Use cases for Elasticsearch
If you’re looking for a fast, easy and scalable solution to improve your search functionality, Elasticsearch is a natural choice. When organizations are considering Elasticsearch for their applications, a common question is: “What is Elasticsearch best used for?”. While the various uses of Elasticsearch continue to grow and evolve, there are a few specific trends among customers that really showcase the product’s greatest strengths. In this article, we’ll take a closer look at Elasticsearch’s features and functionality and discuss some common use cases for Elasticsearch.
What is Elasticsearch
Before we dive into some possible use cases for Elasticsearch, let’s take a step back and talk a little bit about Elasticsearch itself, its history, and its features. Elasticsearch is an open-source, distributed, highly scalable search engine built on the Lucene library. The first version of Elasticsearch was released in 2010, but its history and evolution can be traced back to its precursor, Compass, which was created in 2004. Elasticsearch is a central part of the “Elastic Stack”, which includes Logstash, Kibana and Beats. A few notable features of the product include:
Speed: To put it simply, Elasticsearch is really fast. It can process queries far more quickly than MySQL or other relational databases, especially for full-text searching. This faster performance is due to Elasticsearch’s document-based approach to indexing, which is very different from a typical relational database structure of tables made up of columns and rows.
Scalability: You can run Elasticsearch on a single laptop, or you can set up a cluster with a few hundred nodes. Elasticsearch’s horizontal scaling allows the system to handle as much load as you can throw at it; the system’s ability to automatically manage and distribute queries across a cluster keeps operations running smoothly at all times.
Resiliency: Even the most well-maintained systems occasionally have problems. Fortunately, Elasticsearch is able to detect failures and take action to keep your data safe. You can take advantage of cross-cluster replication to have a secondary cluster ready as a backup as needed.
Use Cases for Elasticsearch
Now that we’ve provided some background information on Elasticsearch, we can talk about some common use cases. Some of the most popular uses of Elasticsearch are for the following purposes:
Full-text search: Traditional relational database management systems aren’t always the best choice for applications that are heavy on text searching, but this is an area where Elasticsearch really shines. The ability to handle fuzzy searches and “search as you type” autocomplete functionality improves overall search quality even more. The website Instructables saw the difference in their site search when they switched to Elasticsearch. Queries that had previously returned minimal or no results at all began returning relevant, high-quality results.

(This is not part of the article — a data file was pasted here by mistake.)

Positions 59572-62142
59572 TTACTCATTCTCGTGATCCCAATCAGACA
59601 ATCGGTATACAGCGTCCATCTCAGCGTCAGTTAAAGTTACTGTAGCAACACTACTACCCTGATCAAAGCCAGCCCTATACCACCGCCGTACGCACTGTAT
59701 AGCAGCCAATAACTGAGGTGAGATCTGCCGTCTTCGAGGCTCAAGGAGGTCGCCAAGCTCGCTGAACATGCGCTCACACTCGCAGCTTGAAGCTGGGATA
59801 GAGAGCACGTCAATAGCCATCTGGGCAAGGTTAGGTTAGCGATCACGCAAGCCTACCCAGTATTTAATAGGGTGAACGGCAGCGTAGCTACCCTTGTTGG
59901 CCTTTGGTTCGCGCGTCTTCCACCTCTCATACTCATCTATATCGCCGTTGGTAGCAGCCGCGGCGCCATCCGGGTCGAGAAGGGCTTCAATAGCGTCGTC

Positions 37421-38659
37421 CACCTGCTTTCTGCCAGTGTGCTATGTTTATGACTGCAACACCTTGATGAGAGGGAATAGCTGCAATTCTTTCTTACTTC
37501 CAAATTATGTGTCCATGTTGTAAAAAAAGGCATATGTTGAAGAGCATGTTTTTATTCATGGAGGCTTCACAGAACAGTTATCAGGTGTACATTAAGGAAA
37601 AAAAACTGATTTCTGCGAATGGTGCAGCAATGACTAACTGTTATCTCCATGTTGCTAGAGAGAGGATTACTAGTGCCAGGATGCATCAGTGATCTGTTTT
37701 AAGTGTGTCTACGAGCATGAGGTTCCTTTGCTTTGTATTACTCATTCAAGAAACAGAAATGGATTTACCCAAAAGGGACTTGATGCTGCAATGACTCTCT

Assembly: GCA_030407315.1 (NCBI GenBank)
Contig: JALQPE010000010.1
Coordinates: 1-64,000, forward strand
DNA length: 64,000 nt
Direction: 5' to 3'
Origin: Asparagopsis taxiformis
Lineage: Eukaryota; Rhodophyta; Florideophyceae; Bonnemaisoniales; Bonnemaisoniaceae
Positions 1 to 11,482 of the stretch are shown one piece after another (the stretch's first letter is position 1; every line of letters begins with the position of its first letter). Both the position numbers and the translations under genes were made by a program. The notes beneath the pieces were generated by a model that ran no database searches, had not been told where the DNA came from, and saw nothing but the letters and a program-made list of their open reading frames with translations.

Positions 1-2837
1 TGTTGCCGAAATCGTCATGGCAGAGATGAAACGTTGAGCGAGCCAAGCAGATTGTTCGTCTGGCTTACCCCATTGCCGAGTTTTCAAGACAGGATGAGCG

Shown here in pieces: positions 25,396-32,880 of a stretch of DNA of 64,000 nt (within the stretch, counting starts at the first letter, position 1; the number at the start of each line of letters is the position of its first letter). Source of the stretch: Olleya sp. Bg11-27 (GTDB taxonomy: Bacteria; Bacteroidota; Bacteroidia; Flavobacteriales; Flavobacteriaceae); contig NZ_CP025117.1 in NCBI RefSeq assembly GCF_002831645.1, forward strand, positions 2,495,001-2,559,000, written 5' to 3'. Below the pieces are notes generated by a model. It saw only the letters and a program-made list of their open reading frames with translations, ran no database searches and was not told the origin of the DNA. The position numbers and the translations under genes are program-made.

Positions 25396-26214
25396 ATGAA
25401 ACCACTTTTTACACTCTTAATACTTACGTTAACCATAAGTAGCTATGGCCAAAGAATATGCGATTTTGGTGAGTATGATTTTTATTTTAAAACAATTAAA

Logging and analysis: Elasticsearch is widely used by organizations to store and analyze log data. For example, the SaaS company Paylocity was having difficulty keeping up with their logs as their business underwent massive growth. With the help of the Elastic Stack, they’re now able to index and analyze 500 million logs per day.
Scraping remote data from multiple sources: Scraping and indexing public data is a breeze with the Elastic Stack. Elasticsearch’s document-based approach, which lacks the strict schema found in relational databases, makes it easy to pull in data from a wide variety of sources while keeping it all searchable. With the help of Elasticsearch, you can analyze and make sense of large volumes of data scraped from the web.
Metrics analysis: Another area where Elasticsearch really stands out is metrics. The National Energy Research Computing Center (NERCC) made good use of the Elastic Stack to crunch through over 1.2 billion documents per day, analyzing metrics on system load, power usage KPIs, building air temperature, and much more. The Elastic Stack even has machine learning capabilities that can spot anomalies. Once it learns what’s normal in your data, it can identify issues and alert you when anomalies are detected.
While the use cases we described don’t cover every possible implementation of Elasticsearch, they do represent some of the most common scenarios for using the product. With its speedy performance, high scalability and distributed nature, Elasticsearch is a powerful and versatile product. Whether used on it own or in conjunction with the other components of the Elastic Stack, Elasticsearch can be put to good use in a wide variety of applications and industries.
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